Regulation of cardiac L-type Ca2+ channel by coexpression of G(alpha s) in Xenopus oocytes. (1/722)

Activation of G(alpha s) via beta-adrenergic receptors enhances the activity of cardiac voltage-dependent Ca2+ channels of the L-type, mainly via protein kinase A (PKA)-dependent phosphorylation. Contribution of a PKA-independent effect of G(alpha s) has been proposed but remains controversial. We demonstrate that, in Xenopus oocytes, antisense knockdown of endogenous G(alpha s) reduced, whereas coexpression of G(alpha s) enhanced, currents via expressed cardiac L-type channels, independently of the presence of the auxiliary subunits alpha2/delta or beta2A. Coexpression of G(alpha s) did not increase the amount of alpha1C protein in whole oocytes or in the plasma membrane (measured immunochemically). Activation of coexpressed beta2 adrenergic receptors did not cause a detectable enhancement of channel activity; rather, a small cAMP-dependent decrease was observed. We conclude that coexpression of G(alpha s), but not its acute activation via beta-adrenergic receptors, enhances the activity of the cardiac L-type Ca2+ channel via a PKA-independent effect on the alpha1C subunit.  (+info)

Facilitation of signal onset and termination by adenylyl cyclase. (2/722)

The alpha subunit (Gsalpha) of the stimulatory heterotrimeric guanosine triphosphate binding protein (G protein) Gs activates all isoforms of mammalian adenylyl cyclase. Adenylyl cyclase (Type V) and its subdomains, which interact with Gsalpha, promoted inactivation of the G protein by increasing its guanosine triphosphatase (GTPase) activity. Adenylyl cyclase and its subdomains also augmented the receptor-mediated activation of heterotrimeric Gs and thereby facilitated the rapid onset of signaling. These findings demonstrate that adenylyl cyclase functions as a GTPase activating protein (GAP) for the monomeric Gsalpha and enhances the GTP/GDP exchange factor (GEF) activity of receptors.  (+info)

Distinct roles for Galphai2, Galphai3, and Gbeta gamma in modulation offorskolin- or Gs-mediated cAMP accumulation and calcium mobilization by dopamine D2S receptors. (3/722)

Previous studies have shown that a single G protein-coupled receptor can regulate different effector systems by signaling through multiple subtypes of heterotrimeric G proteins. In LD2S fibroblast cells, the dopamine D2S receptor couples to pertussis toxin (PTX)-sensitive Gi/Go proteins to inhibit forskolin- or prostaglandin E1-stimulated cAMP production and to stimulate calcium mobilization. To analyze the role of distinct Galphai/o protein subtypes, LD2S cells were stably transfected with a series of PTX-insensitive Galphai/o protein Cys --> Ser point mutants and assayed for D2S receptor signaling after PTX treatment. The level of expression of the transfected Galpha mutant subunits was similar to the endogenous level of the most abundant Galphai/o proteins (Galphao, Galphai3). D2S receptor-mediated inhibition of forskolin-stimulated cAMP production was retained only in clones expressing mutant Galphai2. In contrast, the D2S receptor utilized Galphai3 to inhibit PGE1-induced (Gs-coupled) enhancement of cAMP production. Following stable or transient transfection, no single or pair set of mutant Galphai/o subtypes rescued the D2S-mediated calcium response following PTX pretreatment. On the other hand, in LD2S cells stably transfected with GRK-CT, a receptor kinase fragment that specifically antagonizes Gbeta gamma subunit activity, D2S receptor-mediated calcium mobilization was blocked. The observed specificity of Galphai2 and Galphai3 for different states of adenylyl cyclase activation suggests a higher level of specificity for interaction of Galphai subunits with forskolin- versus Gs-activated states of adenylyl cyclase than has been previously appreciated.  (+info)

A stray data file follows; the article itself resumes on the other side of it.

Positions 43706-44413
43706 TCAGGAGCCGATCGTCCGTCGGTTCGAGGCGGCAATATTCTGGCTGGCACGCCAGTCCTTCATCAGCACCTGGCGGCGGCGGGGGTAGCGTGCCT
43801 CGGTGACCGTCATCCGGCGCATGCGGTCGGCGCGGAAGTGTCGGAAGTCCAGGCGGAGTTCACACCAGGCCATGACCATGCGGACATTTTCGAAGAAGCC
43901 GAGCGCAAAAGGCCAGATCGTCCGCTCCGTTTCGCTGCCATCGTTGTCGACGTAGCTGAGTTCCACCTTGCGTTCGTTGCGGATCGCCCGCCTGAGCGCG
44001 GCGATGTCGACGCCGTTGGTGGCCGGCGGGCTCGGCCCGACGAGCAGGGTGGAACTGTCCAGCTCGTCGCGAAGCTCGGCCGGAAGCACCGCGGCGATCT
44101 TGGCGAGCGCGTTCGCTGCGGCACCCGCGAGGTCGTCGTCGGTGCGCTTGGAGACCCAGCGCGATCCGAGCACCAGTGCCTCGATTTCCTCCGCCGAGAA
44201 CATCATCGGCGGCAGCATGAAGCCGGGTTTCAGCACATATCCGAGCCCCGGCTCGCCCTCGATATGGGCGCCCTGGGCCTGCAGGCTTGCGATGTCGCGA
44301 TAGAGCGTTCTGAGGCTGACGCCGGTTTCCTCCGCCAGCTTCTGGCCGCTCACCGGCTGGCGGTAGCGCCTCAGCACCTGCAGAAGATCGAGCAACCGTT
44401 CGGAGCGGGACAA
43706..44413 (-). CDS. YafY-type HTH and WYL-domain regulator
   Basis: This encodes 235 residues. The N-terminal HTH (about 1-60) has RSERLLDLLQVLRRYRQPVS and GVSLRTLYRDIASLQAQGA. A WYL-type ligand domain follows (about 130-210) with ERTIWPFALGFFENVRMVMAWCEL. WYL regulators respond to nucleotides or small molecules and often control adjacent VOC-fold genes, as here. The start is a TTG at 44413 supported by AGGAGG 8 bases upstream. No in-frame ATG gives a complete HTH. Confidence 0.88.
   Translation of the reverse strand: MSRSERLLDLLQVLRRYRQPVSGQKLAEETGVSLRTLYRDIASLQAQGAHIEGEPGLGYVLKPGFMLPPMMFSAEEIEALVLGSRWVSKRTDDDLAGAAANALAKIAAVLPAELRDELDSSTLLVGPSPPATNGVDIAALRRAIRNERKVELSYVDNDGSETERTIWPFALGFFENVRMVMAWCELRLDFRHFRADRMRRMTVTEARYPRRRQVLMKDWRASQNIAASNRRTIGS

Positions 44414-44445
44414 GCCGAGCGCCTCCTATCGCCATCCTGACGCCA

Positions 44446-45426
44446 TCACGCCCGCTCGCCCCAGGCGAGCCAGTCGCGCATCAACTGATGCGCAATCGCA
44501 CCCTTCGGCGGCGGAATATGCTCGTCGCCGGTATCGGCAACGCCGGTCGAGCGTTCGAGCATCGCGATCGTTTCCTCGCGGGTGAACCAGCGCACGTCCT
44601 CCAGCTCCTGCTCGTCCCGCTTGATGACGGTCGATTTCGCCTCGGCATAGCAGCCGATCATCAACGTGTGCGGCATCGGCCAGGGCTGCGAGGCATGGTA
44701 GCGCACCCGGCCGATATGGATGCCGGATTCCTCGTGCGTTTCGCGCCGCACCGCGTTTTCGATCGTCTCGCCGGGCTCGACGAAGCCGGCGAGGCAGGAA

Both Gs and Gi proteins are critically involved in isoproterenol-induced cardiomyocyte hypertrophy. (4/722)

Activation of beta-adrenoreceptors induces cardiomyocyte hypertrophy. In the present study, we examined isoproterenol-evoked intracellular signal transduction pathways leading to activation of extracellular signal-regulated kinases (ERKs) and cardiomyocyte hypertrophy. Inhibitors for cAMP and protein kinase A (PKA) abolished isoproterenol-evoked ERK activation, suggesting that Gs protein is involved in the activation. Inhibition of Gi protein by pertussis toxin, however, also suppressed isoproterenol-induced ERK activation. Overexpression of the Gbetagamma subunit binding domain of the beta-adrenoreceptor kinase 1 and of COOH-terminal Src kinase, which inhibit functions of Gbetagamma and the Src family tyrosine kinases, respectively, also inhibited isoproterenol-induced ERK activation. Overexpression of dominant-negative mutants of Ras and Raf-1 kinase and of the beta-adrenoreceptor mutant that lacks phosphorylation sites by PKA abolished isoproterenol-stimulated ERK activation. The isoproterenol-induced increase in protein synthesis was also suppressed by inhibitors for PKA, Gi, tyrosine kinases, or Ras. These results suggest that isoproterenol induces ERK activation and cardiomyocyte hypertrophy through two different G proteins, Gs and Gi. cAMP-dependent PKA activation through Gs may phosphorylate the beta-adrenoreceptor, leading to coupling of the receptor from Gs to Gi. Activation of Gi activates ERKs through Gbetagamma, Src family tyrosine kinases, Ras, and Raf-1 kinase.  (+info)

A cluster of oppositely imprinted transcripts at the Gnas locus in the distal imprinting region of mouse chromosome 2. (5/722)